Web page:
Test Center review: Office killers pack some heat
Cloud-based Google Docs and Zoho, as well as desktop-bound IBM Lotus Symphony and OpenOffice.org, put Microsoft's productivity suite on noticeFollow @infoworld
Collaboration is handled through in-line comment balloons, bookmarks within documents, and the ability to share a given document among any number of users with Google accounts. The best news here is that collaborators don't have to share the same browser or even the same computing platform; a far-flung group consisting of Linux, Macintosh, and Windows users can all work together to create a finished document.
Google's spreadsheet is simultaneously the most frustrating and most powerful of the functions available in the suite. It's frustrating because it works so completely differently than a product like Excel. Take, for example, the process for adding a formula to a cell. Rather than editing it within the cell or in a formula bar over the spreadsheet pane, you click on a tab that takes you away from the editing window to a formula window. Once there, you can do many things, but in order to format the results, you have to click back to the edit tab.
The spreadsheet (screen image) is powerful because you can add plug-in functions to any spreadsheet. These plug-ins will let you display data in a number of creative ways, from power gauges to timelines to word clouds. Between the plug-ins and connections between the spreadsheet and various Google Web publishing tools, the Google spreadsheet may be the most powerful, easy-to-use tool for getting complex data published on the Web. On the collaboration side, there are revision-tracking tools that let everyone know who touched the spreadsheet and how, and spreadsheets can be exported to a number of different formats.
So is Google Docs ready to take over from Microsoft Office? Not in the current beta release. The fact is that there are just too many functions used in day-to-day office or academic work that aren't supported or are supported in a difficult-to-use fashion. Google Docs is great for collaborating across the Web, especially if the users are running a variety of different operating systems. For mainstream work, though, we'll have to look to other answers.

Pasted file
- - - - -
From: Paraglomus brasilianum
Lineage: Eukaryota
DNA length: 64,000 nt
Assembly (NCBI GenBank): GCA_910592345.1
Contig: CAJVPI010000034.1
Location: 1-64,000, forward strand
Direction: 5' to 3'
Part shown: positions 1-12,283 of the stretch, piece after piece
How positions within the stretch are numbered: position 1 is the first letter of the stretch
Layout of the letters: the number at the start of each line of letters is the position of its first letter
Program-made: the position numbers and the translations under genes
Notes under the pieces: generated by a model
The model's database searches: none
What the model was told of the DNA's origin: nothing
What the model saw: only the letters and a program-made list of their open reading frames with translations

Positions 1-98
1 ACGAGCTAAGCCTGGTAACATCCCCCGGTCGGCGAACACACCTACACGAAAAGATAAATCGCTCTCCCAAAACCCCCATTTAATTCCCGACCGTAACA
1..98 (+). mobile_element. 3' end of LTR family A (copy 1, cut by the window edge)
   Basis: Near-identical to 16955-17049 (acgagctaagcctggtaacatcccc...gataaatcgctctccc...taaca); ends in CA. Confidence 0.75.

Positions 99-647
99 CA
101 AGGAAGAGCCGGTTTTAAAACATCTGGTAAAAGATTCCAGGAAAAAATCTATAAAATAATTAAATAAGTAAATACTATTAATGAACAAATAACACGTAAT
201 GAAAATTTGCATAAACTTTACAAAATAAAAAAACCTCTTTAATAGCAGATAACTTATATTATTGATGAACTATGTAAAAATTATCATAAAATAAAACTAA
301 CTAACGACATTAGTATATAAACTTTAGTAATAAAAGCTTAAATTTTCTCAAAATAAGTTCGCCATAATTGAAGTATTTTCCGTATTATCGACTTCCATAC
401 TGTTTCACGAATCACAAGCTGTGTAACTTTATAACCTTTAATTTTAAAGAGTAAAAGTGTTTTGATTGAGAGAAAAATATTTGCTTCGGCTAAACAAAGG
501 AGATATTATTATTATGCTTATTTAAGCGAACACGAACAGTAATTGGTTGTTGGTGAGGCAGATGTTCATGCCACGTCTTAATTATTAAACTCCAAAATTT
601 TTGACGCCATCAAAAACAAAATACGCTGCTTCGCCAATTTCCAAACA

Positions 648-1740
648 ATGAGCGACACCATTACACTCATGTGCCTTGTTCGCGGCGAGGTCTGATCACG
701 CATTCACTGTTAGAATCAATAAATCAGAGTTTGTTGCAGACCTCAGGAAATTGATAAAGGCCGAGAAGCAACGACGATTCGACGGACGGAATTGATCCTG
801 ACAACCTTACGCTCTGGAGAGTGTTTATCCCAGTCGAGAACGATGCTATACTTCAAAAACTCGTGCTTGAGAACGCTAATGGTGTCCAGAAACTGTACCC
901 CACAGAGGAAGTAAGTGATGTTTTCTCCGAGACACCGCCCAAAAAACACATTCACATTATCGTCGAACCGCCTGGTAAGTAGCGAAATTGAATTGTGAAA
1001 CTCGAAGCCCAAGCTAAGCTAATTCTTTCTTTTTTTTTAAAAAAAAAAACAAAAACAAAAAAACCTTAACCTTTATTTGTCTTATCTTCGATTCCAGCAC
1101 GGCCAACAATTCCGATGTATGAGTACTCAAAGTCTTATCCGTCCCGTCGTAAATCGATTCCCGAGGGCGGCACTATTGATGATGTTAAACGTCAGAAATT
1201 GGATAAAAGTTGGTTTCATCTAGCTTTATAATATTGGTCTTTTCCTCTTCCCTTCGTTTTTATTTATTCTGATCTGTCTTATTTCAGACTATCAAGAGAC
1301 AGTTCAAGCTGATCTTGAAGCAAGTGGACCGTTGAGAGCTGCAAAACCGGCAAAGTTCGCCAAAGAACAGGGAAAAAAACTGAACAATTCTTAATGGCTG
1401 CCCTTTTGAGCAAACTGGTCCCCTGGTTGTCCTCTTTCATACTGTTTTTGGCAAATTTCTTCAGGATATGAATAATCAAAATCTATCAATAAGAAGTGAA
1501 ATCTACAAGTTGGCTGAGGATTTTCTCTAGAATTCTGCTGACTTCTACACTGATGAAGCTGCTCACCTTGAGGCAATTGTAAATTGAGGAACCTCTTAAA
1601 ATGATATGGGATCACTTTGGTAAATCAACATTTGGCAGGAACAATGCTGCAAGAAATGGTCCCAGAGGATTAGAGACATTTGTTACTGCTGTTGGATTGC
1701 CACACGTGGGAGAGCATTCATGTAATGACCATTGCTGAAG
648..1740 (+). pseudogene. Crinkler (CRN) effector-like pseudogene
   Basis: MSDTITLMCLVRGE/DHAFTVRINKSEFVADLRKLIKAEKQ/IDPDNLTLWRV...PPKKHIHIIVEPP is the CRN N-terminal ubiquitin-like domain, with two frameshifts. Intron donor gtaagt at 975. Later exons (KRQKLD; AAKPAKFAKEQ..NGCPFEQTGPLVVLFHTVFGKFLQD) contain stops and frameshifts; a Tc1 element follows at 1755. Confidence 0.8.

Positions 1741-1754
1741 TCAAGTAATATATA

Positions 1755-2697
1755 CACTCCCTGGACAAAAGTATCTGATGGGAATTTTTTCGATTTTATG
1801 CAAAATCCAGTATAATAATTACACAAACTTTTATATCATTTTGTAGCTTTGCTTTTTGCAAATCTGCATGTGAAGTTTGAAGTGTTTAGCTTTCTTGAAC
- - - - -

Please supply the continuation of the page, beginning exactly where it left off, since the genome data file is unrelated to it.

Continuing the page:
IBM Lotus Symphony
While IBM Lotus Symphony doesn't work within your regular browser, it would be wrong to say that it's not browser-based – the suite simply travels within its own browser. Once you get started, the suite looks familiar, especially if you've ever spent any time with Lotus Notes. Within the suite, you'll find the same sort of powerful functionality and a complete feature set that was always present within the Symphony suite, along with a user interface that is just different enough from Microsoft Office to make for some interesting hunting experiences as you're getting started.
It's possible that Symphony is the perfect word processor (screen image) for you if you need to create visually complex documents on a regular basis. If you need to frequently repeat the creation of those complex documents, the case gets even stronger. Symphony allows finer command, within a more obvious control set, of document elements than any word processor I've seen. This isn't new – I remember that my wife, when working for an engineering firm a decade ago, chose Symphony (or its predecessor) as the document preparation product for this very reason. Academic and research users will find solid footnote and cross-referencing tools, though the bibliography-creation tools aren't at the same level as the superb tools in Word 2007. If your needs tend more to technical documentation than the academic paper, then the word processor here could be right up your alley.
Symphony's spreadsheet (screen image) is based on the venerable Lotus 1-2-3. As such, it is a solid enterprise-class spreadsheet that operates as we expect spreadsheets to operate. I was able to open and save spreadsheets in various formats, and to import a number of Excel spreadsheets. While the spreadsheet doesn't have quite the number of formatting options available to the word processor, it is still possible to create complex spreadsheets with high levels of scripting and detailed formatting in the program. For users who need essential spreadsheet functions and don't depend on enterprise applications built on Excel macros, the Symphony spreadsheet could be an acceptable option.